Saxenda Diet Plan Pdf

Hey there, my lovely friends! It’s time for an update on my Saxenda journey. I’ve been on this weight loss medication for six weeks now, and let me tell you, it’s been quite the rollercoaster ride. This past week, I didn’t see any changes on the scale – no weight loss whatsoever. But hey, that’s totally normal. Our bodies have their own hormonal clocks, which can either support or hinder our weight loss progress from week to week. So, I’m not too worried about it. After all, I had a great three-pound loss the week before!

As I look ahead to the next week, my plan is to stick with the same dosage of 0.9 milligrams of Saxenda. Now, before we dive into the nitty-gritty, let me give you a quick heads up. If you hear some background noise, it’s not your kids running around—it’s mine! So, let’s get back to business and talk about the science behind all of this.

Saxenda Diet Plan Pdf
Saxenda Diet Plan Pdf

The Surprising Reality of Weight Regain

Last week, I shared a study about Saxenda that followed patients for over a year. After completing the course of Saxenda, they had a 12-week period without the medication, during which their weight was measured. Shockingly, these individuals began to regain about half of their weight loss. Their four percent weight loss dropped down to a mere two percent. Now, this raises an interesting question. If weight regain is so common after discontinuing Saxenda, wouldn’t it be better to lose weight naturally through diet and exercise?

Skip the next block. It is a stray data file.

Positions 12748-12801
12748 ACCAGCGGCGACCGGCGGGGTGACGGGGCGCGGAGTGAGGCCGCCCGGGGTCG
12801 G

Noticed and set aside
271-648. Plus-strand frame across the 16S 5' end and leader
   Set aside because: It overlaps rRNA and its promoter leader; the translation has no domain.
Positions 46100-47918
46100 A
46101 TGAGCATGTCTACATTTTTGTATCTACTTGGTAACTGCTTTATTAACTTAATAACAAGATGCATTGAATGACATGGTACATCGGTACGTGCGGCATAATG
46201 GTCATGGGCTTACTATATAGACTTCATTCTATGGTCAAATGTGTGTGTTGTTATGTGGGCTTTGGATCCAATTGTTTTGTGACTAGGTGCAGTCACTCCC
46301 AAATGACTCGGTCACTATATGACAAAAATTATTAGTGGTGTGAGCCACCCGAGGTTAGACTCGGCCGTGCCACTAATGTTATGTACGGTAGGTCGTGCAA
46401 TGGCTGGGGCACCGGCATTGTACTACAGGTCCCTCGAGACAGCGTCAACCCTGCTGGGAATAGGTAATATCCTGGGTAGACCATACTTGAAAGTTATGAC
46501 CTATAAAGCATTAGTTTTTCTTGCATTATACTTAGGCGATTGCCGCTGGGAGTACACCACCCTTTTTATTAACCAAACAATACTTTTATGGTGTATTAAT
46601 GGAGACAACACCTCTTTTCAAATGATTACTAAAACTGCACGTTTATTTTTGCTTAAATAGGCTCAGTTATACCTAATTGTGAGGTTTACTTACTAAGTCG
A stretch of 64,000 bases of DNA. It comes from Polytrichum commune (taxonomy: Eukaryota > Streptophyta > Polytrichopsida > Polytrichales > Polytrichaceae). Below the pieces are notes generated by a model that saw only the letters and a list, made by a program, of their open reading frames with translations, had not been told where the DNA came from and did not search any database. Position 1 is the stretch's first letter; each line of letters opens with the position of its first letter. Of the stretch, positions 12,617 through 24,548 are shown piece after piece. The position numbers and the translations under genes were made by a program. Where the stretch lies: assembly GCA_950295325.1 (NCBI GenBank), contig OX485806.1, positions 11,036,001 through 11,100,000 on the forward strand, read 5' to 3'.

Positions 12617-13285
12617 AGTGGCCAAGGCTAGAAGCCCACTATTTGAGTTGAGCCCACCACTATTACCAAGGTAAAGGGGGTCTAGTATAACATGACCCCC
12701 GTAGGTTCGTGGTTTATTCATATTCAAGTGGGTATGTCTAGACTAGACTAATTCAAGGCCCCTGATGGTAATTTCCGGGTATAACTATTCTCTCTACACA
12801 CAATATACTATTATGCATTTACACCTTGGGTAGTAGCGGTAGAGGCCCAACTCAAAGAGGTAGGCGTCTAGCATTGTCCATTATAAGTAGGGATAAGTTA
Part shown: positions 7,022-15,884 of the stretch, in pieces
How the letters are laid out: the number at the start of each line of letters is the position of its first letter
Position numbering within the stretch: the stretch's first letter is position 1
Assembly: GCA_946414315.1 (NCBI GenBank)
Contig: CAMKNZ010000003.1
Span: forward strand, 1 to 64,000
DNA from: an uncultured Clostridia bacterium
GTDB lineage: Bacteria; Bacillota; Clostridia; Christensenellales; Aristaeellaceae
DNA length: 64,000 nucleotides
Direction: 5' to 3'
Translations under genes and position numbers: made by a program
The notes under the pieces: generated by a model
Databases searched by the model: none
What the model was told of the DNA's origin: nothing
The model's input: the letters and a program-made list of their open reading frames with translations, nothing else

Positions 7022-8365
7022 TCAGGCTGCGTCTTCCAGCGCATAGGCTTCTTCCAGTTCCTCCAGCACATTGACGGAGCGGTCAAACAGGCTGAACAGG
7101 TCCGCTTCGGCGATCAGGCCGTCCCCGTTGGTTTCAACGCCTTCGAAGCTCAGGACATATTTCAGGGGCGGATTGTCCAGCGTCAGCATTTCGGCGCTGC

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Lucky for you, my friends, I’ve got the answer right here for you!

The Biggest Loser: A Lesson in Weight Regain

Let’s take a look at a famous study featured in Scientific American, which examined contestants from the popular show “The Biggest Loser.” Fourteen of these contestants were followed up by the National Institute of Health, and their weight and other biomarkers were compared to their starting point and their data at the end of the show.

What they discovered was both disheartening and entirely predictable. The contestants began the program with an average weight of 328 pounds and managed to shed around 130 pounds. But here’s the kicker: After six years, they had regained about 90 pounds, on average. And that’s not even the worst part.

The really devastating news is that their resting metabolic rate, which is the number of calories burned while at rest, dropped significantly. Before starting the program, they were burning 2,600 calories a day. By the time they reached 200 pounds, their metabolic rate decreased to 2,000 calories a day. And when they regained their weight to approximately 290 pounds, their metabolic rate plummeted even further to 1,900 calories a day.

Essentially, their bodies slowed down their metabolism to such an extent that losing weight became incredibly challenging, while gaining weight became effortless. In order to maintain their weight loss, they had to consume 700 fewer calories than before. And let’s not forget, many of them continued exercising and dieting during this period, though not with the same intensity as before.